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Agriculture is one of the biggest contributors to climate change through deforestation, water consumption and methane emissions. How will the industry evolve to maintain growth while easing its environmental impact?
There is perhaps some irony in the fact that Donald Trump’s anti-climate change stance has done more to raise general awareness of climate change than almost anything else. It is difficult to look at newspapers, browse your social media, or even watch a comedy sketch on the television without some reference to going green. You’d be forgiven for thinking that the biggest threat to our ability to address climate change comes from the White House, but, in fact, it comes from the millions of cows grazing our planet.
The threat to our economies and societies associated with carbon emissions has already brought about considerable changes in regulation and financial markets. The commitment by 223 countries in 2016 to adopt the Paris Agreement, which aims to limit global warming to less than 2°C, has been a landmark along the journey towards cutting greenhouse gases (GHG) and has caused a widespread rethink of how we use energy in particular. The impact is already felt in our everyday lives – through the growing use of smart meters for our utilities, or the cost of plastic bags at the supermarket, or bans on children playing outside during breaks because of air pollution levels.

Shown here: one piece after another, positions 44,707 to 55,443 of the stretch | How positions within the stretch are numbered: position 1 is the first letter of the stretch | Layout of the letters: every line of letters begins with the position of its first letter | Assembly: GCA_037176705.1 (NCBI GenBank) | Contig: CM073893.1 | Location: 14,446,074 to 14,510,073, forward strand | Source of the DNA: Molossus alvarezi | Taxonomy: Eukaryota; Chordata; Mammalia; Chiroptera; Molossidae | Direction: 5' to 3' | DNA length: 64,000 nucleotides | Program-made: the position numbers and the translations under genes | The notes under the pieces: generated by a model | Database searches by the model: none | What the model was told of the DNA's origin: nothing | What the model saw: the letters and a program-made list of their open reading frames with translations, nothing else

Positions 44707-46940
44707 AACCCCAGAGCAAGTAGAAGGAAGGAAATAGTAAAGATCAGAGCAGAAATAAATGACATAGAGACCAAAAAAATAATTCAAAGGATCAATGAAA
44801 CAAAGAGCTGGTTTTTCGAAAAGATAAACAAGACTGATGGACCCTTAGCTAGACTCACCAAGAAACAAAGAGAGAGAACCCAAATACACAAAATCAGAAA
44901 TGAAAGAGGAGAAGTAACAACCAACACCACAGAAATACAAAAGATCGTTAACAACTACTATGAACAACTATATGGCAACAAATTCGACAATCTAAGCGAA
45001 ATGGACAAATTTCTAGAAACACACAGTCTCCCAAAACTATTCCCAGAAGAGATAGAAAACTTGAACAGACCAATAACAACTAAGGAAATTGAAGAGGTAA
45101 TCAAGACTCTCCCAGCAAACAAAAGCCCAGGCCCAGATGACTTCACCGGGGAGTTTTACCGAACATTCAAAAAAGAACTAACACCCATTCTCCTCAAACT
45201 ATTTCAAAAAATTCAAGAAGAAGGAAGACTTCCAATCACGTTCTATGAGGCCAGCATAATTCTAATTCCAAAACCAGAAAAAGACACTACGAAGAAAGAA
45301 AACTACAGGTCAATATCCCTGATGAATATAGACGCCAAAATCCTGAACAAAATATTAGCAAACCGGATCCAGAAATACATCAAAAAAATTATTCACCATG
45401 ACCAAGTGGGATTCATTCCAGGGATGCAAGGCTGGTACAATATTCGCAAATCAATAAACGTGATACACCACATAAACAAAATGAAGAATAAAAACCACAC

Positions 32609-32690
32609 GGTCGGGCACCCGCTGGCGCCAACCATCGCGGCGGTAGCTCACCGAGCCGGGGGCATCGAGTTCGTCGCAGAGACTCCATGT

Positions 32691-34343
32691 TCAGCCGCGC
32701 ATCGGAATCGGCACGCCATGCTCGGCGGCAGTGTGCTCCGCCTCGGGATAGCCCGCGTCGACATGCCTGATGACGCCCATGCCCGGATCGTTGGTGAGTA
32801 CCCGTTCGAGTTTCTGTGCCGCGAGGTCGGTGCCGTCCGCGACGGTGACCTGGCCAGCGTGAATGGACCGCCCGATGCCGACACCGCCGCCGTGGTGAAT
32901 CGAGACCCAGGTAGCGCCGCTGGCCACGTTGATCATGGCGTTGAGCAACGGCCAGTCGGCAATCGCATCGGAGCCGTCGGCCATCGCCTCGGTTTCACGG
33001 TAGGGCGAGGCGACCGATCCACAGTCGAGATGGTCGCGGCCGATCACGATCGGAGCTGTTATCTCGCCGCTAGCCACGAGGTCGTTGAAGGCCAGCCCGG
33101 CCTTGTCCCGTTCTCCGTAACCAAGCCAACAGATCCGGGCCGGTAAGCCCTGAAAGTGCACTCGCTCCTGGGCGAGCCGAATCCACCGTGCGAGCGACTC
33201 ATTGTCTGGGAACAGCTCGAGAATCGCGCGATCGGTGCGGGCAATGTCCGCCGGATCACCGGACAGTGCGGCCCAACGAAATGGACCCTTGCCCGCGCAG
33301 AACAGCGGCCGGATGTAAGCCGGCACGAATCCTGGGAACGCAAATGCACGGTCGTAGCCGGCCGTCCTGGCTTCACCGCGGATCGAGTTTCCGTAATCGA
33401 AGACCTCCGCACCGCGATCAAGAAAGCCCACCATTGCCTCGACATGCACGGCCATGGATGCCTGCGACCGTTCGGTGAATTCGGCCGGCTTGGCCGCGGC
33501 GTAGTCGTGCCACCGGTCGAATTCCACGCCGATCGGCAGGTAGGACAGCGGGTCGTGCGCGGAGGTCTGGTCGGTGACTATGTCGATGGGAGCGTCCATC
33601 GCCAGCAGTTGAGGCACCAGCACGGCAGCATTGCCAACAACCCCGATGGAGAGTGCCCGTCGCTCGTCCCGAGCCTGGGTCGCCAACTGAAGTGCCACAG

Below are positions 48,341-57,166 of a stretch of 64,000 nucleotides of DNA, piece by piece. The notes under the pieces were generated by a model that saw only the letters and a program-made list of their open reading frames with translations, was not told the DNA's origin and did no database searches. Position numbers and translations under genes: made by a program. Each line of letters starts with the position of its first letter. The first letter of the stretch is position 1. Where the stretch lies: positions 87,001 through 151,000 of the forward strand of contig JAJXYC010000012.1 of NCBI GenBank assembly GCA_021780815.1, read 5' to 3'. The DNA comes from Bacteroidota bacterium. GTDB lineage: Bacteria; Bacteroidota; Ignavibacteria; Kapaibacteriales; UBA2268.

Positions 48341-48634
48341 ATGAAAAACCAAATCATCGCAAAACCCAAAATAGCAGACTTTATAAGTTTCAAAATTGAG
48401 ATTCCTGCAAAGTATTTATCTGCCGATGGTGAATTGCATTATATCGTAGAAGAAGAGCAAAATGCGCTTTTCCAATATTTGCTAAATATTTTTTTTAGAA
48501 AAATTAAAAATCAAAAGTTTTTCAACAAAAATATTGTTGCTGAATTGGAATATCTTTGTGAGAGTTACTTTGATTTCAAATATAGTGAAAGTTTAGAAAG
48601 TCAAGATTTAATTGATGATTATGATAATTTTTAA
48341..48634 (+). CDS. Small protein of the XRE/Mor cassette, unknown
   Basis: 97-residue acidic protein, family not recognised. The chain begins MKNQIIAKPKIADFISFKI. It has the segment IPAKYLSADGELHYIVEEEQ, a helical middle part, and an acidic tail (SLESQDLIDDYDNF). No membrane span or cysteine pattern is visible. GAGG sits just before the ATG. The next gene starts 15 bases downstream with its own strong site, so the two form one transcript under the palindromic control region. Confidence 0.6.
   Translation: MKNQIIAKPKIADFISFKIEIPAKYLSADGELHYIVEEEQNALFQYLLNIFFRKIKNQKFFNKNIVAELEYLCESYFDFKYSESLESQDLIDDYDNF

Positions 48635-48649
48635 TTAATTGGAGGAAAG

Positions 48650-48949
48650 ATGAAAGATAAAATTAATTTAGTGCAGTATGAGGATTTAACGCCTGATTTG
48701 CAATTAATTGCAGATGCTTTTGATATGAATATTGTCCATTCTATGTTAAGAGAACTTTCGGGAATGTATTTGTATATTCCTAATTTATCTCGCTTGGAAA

The ripple effects have also been felt in investment portfolios. For instance, the threat of ‘stranded assets’ – such as the oil reserves currently included on company balance sheets that could become unviable as the Paris Agreement is ratified – has sparked a rethink of how fossil fuel extractors are valued. Some investors have gone as far as divesting completely from this highly carbon-intensive sector.
However, even if we never consumed another unit of fossil-fuel based energy anywhere in the world, we could still breach the emissions limits established in the Paris Agreement by 2030. And one of the worst offenders? The humble cow.
The livestock sector accounts for 18% of GHG emissions measured in CO2 equivalent, according to the UN’s Food and Agriculture Organisation (FAO). Other estimates are much less optimistic. A 2009 report from World Watch estimated that, when the life cycle and supply chain of livestock and its by-products are taken into account, they are responsible for 51% of annual worldwide GHG emissions. Deforestation, which has already seen 50% of the world’s forests lost, accounts for around 11% of human-caused emissions, making it comparable with combined total emissions from all the cars and trucks on the planet. The rate at which forests are being cleared continues to increase every year to make way for grazing land and crops to deal with rising food demand.